NEW YORK (GenomeWeb) – MicroRNAs circulating in mothers' blood may predict outcomes in infants exposed prenatally to alcohol, according to a new study from researchers in the US and Ukraine.
Even with recommendations that advise against drinking during pregnancy, fetal alcohol syndrome is hard to prevent, the researchers noted, as, in the US, more than half of pregnancies are unplanned.
"It's a huge problem," co-senior author Rajesh Miranda from the Texas A&M College of Medicine said in a statement, "but we might not realize the full scope because infants born with normal-looking physical features may be missed, making many cases difficult to diagnose early."
As he and his colleagues reported this week in PLOS One, they found 11 maternal plasma microRNAs that could distinguish infants affected by alcohol exposure from infants that were not affected by exposure or not exposed. They further built a predictor that used microRNA profiles and other factors to classify exposed and affected groups.
In particular, Miranda and his colleagues recruited 68 pregnant women from two sites in Western Ukraine into their study. At enrollment, they asked the women whether they'd consumed alcohol in the month around conception — typically some 17 to 19 weeks prior — as well as if they'd had any alcohol in the previous two weeks of pregnancy, then collected blood samples.
They followed up with the women during their third trimester, and once the babies were born they were assessed for physical and other features of fetal alcohol syndrome.
Using microRNA real-time PCR arrays that examined 752 unique miRNAs, the researchers generated microRNA profiles for the women. In a two-way ANOVA that examined the effect of pregnancy stages and exposure group, Miranda and his colleagues uncovered 11 miRNAs that were significantly elevated in maternal plasma from the heavily prenatally exposed and affected group. They linked a further 21 miRNAs to the group, though they didn't reach as high significance.
Miranda and his colleagues then sought to gauge whether miRNAs could classify members of the exposed but unaffected group as being more like members of the exposed and affected or unexposed groups. They built a random forest model based on a set of 37 miRNAs that varied among group members as well as demographic and clinical data. While demographic factors like smoking and socioeconomic status contributed to the accuracy of the model's predictions, the researchers noted that miRNAs also had a key role.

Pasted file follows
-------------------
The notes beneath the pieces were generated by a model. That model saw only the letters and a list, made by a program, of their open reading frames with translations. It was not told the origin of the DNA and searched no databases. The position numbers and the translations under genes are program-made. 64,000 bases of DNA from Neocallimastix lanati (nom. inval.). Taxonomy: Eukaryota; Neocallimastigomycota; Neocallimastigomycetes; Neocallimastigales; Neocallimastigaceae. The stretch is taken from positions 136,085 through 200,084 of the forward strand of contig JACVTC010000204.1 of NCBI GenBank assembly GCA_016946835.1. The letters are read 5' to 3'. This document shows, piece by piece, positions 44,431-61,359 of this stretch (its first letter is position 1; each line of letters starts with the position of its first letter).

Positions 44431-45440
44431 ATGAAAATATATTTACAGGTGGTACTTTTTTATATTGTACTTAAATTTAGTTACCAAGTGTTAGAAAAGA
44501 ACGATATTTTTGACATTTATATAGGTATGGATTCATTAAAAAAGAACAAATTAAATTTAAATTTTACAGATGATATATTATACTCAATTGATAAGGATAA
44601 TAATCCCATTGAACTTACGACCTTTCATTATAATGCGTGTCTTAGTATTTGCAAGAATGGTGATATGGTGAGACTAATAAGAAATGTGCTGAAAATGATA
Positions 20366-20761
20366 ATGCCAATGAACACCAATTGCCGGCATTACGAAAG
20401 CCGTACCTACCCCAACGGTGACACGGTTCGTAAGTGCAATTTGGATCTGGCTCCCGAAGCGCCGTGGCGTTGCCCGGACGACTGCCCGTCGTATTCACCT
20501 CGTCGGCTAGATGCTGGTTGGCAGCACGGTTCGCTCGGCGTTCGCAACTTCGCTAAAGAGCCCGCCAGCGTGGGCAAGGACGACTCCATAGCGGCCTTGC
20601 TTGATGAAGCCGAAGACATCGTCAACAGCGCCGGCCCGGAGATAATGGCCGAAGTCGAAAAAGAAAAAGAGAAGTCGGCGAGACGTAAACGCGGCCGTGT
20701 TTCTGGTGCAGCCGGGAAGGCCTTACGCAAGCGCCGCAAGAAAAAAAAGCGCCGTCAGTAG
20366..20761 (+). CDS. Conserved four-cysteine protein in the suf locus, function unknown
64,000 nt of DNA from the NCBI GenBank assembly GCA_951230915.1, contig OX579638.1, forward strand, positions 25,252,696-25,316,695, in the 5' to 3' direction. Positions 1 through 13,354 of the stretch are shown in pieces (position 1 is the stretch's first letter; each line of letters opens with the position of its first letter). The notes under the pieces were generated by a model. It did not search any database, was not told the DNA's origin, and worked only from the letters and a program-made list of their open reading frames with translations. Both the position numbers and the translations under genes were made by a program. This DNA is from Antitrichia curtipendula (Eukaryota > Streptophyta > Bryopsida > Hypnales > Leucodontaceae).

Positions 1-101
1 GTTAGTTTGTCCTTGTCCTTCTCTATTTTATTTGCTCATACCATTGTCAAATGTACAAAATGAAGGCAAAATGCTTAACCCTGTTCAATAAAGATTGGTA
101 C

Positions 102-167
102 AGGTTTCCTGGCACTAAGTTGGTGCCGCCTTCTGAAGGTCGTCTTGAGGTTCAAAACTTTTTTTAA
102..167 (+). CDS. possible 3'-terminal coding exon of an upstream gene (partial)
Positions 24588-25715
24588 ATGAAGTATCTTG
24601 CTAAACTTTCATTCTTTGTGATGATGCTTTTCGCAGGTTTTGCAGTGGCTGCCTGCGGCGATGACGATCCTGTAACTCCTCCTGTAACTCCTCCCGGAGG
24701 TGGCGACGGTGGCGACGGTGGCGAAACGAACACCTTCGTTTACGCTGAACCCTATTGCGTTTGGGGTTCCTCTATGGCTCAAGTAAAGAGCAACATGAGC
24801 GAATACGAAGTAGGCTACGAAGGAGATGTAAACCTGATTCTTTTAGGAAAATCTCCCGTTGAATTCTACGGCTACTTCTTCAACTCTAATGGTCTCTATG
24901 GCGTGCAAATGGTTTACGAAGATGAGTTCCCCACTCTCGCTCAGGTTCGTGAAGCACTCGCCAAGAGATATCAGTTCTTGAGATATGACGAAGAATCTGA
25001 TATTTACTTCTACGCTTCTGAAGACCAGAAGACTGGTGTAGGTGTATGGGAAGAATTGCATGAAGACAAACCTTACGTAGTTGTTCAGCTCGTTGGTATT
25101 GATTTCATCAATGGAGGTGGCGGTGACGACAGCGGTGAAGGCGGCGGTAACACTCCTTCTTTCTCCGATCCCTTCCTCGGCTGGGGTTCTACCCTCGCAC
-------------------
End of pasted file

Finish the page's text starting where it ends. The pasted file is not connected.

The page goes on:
The model could classify the exposed and affected group and the unexposed group with an overall misclassification rate of 13.3 percent. The model had a lower error rate, 8.7 percent, for the unexposed group and a higher rate, 18.2 percent, for the exposed and affected group.
When they turned this model on the exposed but unaffected group, they classified 17 percent of that group being more like the unexposed group throughout pregnancy and 83 percent to be more like the exposed and affected group during pregnancy.
While most remained stably classified as being like the exposed and affected group throughout pregnancy, a few moved toward unexposed-like classification toward the end of pregnancy, suggesting that there could be unknown resilience or protective factors.
Miranda and his colleagues noted that this signature could be uncovered during the second trimester of pregnancy, providing time for early maternal-fetal interventions.
"Early diagnosis is important because it permits early intervention to minimize the harm due to prenatal alcohol exposure," Wladimir Wertelecki, the research team leader in Ukraine, added. "Good nutrition, better perinatal health care, lowering stress levels, and infant care interventions can all improve the outcome of alcohol-affected pregnancies."
The researchers further noted that the circulating maternal miRNAs they identified could, down the line, be targets for interventions.